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Recent Tasting Notes
A favorite! An everyday tea! No matter at times distracted brewing methods, its characteristic heady bouquet takes me back to Warwick Castle before the mold won. This tea is fragrant, earthy, a flower with roots. Wait. Is that a hint of chocolate? Blueberry scone? Really, what can one palate say to another?
When I drink this tea I become a character in an E.M. Forster novel—Howards End—sitting at a Davenport on the porch after a hard day mowing hay. Or cycling a Raleigh down blustery lanes.
All the usual disclaimers. This tea may not incarnate Forster in other tea lovers. Though if you keep the temp a tad on the low, other greats may appear.
this is a delicious smoky tea. it reminds me of the black tea i got addicted to in Russia. this particular lapsang suchong is different than i’m used to tho in that it has a delightful wet mouth feel. light hint of cherry and corn. the smokiness isn’t as overwhelming as others. all in all it’s a good well balanced cup
The green tea in this blend is definitely in the background. However, the spearmint is reined in by the tea. In the end, you have a mild spearmint flavor. It won’t smack you in the face like a peppermint candy but it is nice and refreshing. A little honey really goes nicely with it.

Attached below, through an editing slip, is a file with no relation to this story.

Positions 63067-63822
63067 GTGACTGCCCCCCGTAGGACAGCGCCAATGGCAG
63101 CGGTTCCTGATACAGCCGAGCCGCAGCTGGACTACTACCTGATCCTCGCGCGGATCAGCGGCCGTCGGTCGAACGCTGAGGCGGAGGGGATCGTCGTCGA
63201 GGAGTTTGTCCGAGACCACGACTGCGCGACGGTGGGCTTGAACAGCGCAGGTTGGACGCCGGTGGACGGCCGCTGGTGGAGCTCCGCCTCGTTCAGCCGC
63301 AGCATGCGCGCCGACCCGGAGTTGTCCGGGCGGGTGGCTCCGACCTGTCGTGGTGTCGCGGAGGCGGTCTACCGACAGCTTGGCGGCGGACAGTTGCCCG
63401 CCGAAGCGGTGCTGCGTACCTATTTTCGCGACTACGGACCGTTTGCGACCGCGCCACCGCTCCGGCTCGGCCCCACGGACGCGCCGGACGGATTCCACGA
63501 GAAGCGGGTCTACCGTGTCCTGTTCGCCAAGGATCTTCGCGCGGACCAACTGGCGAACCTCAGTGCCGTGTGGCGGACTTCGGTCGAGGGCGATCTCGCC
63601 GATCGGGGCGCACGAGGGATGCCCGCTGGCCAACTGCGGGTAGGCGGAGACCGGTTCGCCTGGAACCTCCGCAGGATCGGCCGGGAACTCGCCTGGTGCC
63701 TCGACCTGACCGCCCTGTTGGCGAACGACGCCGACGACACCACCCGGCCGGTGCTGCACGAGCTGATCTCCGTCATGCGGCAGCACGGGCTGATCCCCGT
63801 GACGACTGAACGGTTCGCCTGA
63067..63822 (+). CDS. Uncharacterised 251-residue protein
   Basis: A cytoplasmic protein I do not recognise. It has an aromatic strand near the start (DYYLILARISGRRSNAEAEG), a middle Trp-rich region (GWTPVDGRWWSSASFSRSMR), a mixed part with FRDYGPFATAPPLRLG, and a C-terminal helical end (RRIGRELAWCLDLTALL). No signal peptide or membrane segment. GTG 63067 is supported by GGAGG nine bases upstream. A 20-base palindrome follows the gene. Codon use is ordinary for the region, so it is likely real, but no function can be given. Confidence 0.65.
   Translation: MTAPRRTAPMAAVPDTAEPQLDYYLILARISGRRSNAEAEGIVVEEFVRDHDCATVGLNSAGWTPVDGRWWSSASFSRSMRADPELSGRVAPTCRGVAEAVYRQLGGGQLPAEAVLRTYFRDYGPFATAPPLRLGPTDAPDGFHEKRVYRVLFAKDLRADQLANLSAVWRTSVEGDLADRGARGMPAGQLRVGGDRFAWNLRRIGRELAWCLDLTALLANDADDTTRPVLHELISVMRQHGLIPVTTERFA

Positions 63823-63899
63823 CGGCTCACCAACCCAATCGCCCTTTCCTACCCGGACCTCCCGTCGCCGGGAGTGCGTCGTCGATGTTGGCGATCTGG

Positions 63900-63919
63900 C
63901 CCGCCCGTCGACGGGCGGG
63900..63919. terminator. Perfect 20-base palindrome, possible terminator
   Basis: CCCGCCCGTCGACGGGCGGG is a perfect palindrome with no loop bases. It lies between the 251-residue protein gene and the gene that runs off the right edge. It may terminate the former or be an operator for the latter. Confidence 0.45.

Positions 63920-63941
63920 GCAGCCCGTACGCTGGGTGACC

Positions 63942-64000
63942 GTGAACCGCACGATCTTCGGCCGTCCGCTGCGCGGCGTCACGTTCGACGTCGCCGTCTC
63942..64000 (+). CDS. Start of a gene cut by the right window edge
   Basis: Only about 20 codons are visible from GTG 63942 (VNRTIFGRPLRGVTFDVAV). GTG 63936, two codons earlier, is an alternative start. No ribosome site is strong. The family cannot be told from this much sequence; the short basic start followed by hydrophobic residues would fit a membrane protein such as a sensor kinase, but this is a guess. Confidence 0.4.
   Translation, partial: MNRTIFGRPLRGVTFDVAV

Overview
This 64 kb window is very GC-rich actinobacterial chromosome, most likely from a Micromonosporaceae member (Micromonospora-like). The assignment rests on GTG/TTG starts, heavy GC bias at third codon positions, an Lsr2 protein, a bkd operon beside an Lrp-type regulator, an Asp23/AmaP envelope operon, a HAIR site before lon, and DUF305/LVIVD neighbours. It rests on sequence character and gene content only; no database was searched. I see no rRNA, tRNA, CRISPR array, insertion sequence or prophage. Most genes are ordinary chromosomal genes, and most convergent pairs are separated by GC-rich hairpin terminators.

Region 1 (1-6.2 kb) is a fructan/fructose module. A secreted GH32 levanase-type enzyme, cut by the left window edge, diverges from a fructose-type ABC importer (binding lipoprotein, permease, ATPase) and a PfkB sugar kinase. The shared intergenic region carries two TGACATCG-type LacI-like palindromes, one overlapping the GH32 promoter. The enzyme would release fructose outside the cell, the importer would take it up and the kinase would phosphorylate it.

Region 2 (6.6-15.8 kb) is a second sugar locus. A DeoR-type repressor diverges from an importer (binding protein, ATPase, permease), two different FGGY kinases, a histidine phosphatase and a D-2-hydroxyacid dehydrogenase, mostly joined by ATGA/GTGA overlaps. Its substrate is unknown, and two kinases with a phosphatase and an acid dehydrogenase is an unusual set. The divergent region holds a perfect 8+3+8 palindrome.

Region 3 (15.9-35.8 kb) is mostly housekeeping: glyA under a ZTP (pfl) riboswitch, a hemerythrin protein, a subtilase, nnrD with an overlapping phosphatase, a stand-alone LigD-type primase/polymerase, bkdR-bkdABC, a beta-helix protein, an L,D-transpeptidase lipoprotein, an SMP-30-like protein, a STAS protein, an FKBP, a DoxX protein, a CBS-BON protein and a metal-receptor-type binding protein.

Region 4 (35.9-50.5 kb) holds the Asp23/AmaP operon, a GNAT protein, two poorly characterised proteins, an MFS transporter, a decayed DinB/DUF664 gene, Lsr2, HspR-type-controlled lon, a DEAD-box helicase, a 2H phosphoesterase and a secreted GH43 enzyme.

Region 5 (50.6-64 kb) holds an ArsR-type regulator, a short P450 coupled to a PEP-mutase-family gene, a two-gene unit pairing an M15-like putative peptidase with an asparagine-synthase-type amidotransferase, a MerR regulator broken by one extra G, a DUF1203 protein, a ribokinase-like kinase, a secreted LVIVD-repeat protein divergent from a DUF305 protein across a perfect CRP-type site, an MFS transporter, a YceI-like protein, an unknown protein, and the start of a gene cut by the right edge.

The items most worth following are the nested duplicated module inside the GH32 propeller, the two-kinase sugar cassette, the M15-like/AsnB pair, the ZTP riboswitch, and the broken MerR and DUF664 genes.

Thank you to TeaEqualsBliss for sending me a bit of this Oolong. It’s really nice.
Yesterday’s Oolong was also a Shui Xian and that was purely by coincidence. I did not even realize that this was a Shui Xian until I started to put it in my gaiwan. Sure, the label said Shui Xian but what I was really focusing on was the “Oolong” part.
And as I’m tasting this, I do note similarities between this and the tea that I had last evening. They possess similar honey-esque tones and fruit notes, as well as roasty, charcoal-ish, nutty flavors. I notice a little less creaminess with this cup than I remember from last night, but that would be the only real notable difference. Then again, I’m not drinking them side-by-side so I can’t do a very accurate comparison … this is all based on my memory of the tea that I had last night (although I will say that it WAS a memorable tea) versus what I’m sipping right now.
Overall, I’ve enjoyed both teas.